Exceptional excellence

Image by William Gallardo from Pixabay

You can have exceptional staff who are performing beyond expectations and still have an underperforming department or organisation.

Over the years I have worked for and worked with a range of oranisations looking at strategy

When you have a poor performing department, you can still have exceptional staff within that department. 

The problem with conflating this is that staff are then penalised for poor or ineffective management of the department.

This is explored in this blog post on misunderstanding excellence, which explores the concept that excellence of an organisation is not dependent on the excellence of its parts.

The excellence of an organisation is not dependent on the excellence of its parts.

Why does this happen?

Well part of the problem is that personal objectives are set independently and often not as part of a co-ordinated plan. As a result individual members of staff can achieve (and surpass) their objectives. However as they don’r relate or directly contribute to the objectives of the department, the department can fail to achieve its required objectives. So you have have outstanding staff and a poor performing department.

Similarly you can have a departmental strategy which is independent of the corporate strategy. So you can have successful departments, but not a successful organisation. Often you find that support or professional services are particulate good at setting departmental objectives that have no bearing on the strategic direction of the organisation.

So when it comes to working this out, who is responsible?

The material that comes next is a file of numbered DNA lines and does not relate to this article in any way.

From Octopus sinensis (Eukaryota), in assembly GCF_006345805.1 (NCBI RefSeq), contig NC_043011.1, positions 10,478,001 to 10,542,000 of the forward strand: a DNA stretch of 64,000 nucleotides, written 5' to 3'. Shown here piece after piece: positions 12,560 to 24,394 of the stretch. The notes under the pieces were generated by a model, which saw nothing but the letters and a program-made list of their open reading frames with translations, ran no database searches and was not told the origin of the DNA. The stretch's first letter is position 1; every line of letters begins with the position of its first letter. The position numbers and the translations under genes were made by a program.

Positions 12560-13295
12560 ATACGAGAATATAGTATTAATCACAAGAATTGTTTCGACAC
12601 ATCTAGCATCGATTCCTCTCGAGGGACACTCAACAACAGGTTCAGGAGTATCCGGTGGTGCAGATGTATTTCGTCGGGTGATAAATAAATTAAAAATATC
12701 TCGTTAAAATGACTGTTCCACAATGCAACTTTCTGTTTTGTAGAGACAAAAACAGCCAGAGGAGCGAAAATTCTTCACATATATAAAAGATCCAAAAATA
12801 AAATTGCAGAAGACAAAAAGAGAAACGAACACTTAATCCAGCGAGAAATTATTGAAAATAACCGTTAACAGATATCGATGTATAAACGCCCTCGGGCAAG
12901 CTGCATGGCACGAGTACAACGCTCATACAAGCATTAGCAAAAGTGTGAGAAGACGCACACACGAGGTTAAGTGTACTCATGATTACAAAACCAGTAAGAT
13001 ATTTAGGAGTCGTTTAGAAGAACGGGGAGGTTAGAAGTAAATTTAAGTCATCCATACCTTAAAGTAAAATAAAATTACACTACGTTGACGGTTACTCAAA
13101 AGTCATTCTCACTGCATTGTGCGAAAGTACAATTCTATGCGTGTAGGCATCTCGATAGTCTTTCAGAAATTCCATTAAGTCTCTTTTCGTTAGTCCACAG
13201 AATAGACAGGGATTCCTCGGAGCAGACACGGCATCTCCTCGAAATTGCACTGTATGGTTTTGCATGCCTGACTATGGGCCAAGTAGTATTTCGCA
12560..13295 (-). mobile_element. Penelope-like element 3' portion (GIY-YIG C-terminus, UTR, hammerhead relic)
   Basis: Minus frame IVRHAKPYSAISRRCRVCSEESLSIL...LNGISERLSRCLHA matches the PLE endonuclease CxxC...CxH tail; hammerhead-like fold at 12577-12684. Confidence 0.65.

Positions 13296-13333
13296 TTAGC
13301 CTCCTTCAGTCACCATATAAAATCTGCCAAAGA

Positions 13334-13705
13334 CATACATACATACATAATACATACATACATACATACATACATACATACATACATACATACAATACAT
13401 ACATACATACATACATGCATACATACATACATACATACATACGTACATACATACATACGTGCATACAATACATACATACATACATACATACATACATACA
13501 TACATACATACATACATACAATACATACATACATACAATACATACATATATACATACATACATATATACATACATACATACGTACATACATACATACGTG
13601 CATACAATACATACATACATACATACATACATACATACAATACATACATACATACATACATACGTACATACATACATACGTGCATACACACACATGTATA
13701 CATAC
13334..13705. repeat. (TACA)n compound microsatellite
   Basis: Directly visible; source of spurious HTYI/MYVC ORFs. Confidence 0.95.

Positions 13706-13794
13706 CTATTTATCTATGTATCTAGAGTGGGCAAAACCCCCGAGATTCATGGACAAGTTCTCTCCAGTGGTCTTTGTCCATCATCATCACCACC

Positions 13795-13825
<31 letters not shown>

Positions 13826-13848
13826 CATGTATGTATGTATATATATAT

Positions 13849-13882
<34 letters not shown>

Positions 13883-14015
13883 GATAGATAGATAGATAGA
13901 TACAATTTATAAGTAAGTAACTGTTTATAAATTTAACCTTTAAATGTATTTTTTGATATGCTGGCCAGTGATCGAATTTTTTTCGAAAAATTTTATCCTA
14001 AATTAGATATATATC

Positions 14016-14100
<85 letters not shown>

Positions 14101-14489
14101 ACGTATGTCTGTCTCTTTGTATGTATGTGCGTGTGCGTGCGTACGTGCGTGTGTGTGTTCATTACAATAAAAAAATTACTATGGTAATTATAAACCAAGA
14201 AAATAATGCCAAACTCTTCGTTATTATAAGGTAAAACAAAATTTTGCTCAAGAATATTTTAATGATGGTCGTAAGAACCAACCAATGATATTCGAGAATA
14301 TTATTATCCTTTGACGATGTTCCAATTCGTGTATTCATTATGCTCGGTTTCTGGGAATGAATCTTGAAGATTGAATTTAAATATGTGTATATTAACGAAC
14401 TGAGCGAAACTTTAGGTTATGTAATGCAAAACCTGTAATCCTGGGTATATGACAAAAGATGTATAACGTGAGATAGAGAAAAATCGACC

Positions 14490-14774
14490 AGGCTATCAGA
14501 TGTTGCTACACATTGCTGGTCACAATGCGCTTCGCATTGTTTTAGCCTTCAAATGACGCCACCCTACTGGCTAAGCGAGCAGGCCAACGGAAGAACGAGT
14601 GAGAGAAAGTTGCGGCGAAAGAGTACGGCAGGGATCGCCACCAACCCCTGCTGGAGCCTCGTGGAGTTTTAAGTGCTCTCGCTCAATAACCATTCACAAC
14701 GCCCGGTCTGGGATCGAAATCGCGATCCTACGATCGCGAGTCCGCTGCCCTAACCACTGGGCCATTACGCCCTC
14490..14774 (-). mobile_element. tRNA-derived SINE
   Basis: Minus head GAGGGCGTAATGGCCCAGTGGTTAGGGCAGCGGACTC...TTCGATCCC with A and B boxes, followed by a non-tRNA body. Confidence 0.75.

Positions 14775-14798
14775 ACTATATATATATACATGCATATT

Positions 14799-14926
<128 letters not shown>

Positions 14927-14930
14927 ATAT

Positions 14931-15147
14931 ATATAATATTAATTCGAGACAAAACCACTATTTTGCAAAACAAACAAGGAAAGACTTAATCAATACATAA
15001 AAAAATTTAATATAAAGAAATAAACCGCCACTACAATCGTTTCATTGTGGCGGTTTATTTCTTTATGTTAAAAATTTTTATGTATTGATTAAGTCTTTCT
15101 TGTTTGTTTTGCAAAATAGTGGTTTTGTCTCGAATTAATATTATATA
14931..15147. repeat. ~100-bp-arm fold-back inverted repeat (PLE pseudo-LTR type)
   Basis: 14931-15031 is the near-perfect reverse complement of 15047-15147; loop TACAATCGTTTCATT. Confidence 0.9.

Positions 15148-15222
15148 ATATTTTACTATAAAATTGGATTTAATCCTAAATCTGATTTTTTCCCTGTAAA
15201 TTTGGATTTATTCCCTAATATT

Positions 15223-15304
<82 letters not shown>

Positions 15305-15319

Well you could say the departmental lead, but I do think it is deeper than that, as you can also have excellent departments, but a poor performing organisation, for basically the same reasons as outlined for individuals. An added factor is often departments writing their operational plan and then mapping it it to strategic objectives. This is done so that departments can then say (and believe) they are contributing to the strategic objectives of the organisation. One of the results of this though can be be duplication (different parts of the organisation undertaking the same activities), it can also mean that certain aspects of the strategy are not done, or the underpinning requirements are missed, resulting in departments being doomed to fail, or at least underperform.

So what is the solution?

Just understanding the various relationships between personal, departmental and organisational objectives would help. Recognising the dependencies and underpinning objectives required to achieve objectives would also be helpful.

Finally do the organisational strategic objectives work for the organisation? Does the organisation know what is required to achieve them? That is something that can be missed or more often people assume that they know what is required and that what they assume is required is the same as everyone else. That assumption needs to be challenged.